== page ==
Hudson said Jeffries has been “a powerful voice for working people, standing up to the Trump administration, putting forward practical solutions to our most pressing issues and pushing for real relief throughout this crisis.

“I’m excited to have Congressman Jeffries’ endorsement today and ready to work in tandem with him for much-needed federal funding for our communities, real action to address long-standing racial inequities, truly affordable housing, and a stronger future for all who call our city home,” Hudson said.

The endorsement came on the heels of endorsements for Hudson from several prominent labor unions and progressive leaders, including the United Federation of Teachers, 1199 SEIU, the NY State Nurses Association, DC 37, 32BJ SEIU, the Hotel Trades Council, Sheet Metal Workers Local 28, Victory Fund, Road to Justice NYC, NYIC Action, CUFFH Action, Lambda Independent Democrats of Brooklyn, New York State Sen. Jessica Ramos, New Kings Democrats, 21 in ‘21, Assemblymember Jessica González-Rojas, Council Member Brad Lander and Women of Color for Progress.

Hudson said she is a public servant and community organizer committed to fighting for the neighborhoods in the 35th District.

She said she was called to public service when she became the primary caregiver for her mother, who was diagnosed with Alzheimer’s disease, and experienced first-hand how difficult it is for working families to access necessary services and resources.

After a decade working in marketing and advertising, she went on to senior roles in the City Council and the NYC Public Advocate’s Office.

In response to the COVID-19 pandemic, Hudson created Greater Prospect Heights Mutual Aid (GPHMA) to support neighbors and provide information and resources.

Hudson, who lives in Prospect Heights, Brooklyn, where her family has been for three generations, said, if elected, she would be the first openly gay Black woman elected to the New York City Council.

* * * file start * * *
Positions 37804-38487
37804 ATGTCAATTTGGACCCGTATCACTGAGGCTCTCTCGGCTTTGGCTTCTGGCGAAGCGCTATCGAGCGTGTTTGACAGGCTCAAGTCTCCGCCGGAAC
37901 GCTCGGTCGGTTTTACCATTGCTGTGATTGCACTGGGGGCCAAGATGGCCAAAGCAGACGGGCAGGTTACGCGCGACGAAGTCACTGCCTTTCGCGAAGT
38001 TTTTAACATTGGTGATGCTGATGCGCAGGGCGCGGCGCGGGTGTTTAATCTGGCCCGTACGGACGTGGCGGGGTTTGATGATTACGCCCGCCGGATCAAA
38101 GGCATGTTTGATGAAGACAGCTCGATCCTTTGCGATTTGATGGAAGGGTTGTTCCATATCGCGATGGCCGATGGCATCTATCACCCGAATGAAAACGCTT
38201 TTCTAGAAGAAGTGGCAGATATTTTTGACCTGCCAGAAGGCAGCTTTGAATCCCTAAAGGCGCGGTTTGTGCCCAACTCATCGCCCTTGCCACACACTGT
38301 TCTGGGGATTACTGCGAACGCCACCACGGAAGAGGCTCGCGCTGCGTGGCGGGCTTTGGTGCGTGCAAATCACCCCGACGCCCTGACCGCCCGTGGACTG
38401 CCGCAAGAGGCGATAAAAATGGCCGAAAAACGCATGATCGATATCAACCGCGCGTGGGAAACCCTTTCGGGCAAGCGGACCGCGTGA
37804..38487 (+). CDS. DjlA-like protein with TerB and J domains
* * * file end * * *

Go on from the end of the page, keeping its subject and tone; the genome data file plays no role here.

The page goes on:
On her campaign website, Collymore said she is “the daughter of an immigrant father from Barbados and a mother from the Deep South.

“My family has been in Brooklyn since the 1940’s,” she said. “Our home did not come from privilege; and, like many families, we struggled to attain the American Dream.

“I am a proud product of the public school system; plus, I have been in public service and small business my entire life,” Collymore added. “I have been fighting to improve the lives of my neighbors for well over 20 years, and I am proud to call myself an activist. I am proud to call myself a Progressive Democrat. I am proud to call myself a Brooklynite, and it is my highest honor to serve District 35.

“For years, I’ve worked to connect with the communities that I have the privilege to serve on a deep level,” she continued. “I was elected as District Leader in 2012. I am humbled to have worked alongside my fellow citizens to confront the various social issues that have plagued our communities for far too long.”

Collymore listed those issues as “the (unaffordable) affordable housing crisis, and fight to relieve our city’s growing homeless population, the struggle to demilitarize and establish real police accountability, and a reallocation of resources to the much-needed social programming that the people of Brooklyn are desperately craving.”

She also called for “recognizing and respecting our beloved senior population, all while dealing with the devastating effects of the COVID-19 global pandemic and forging a path forward to get our city and borough back on the road to recovery.

“I’ve been fortunate to be on the front lines working to bring monumental change to New York’s greatest borough; and, with your help, I will continue ‘Building a Better Brooklyn,’” Collymore said.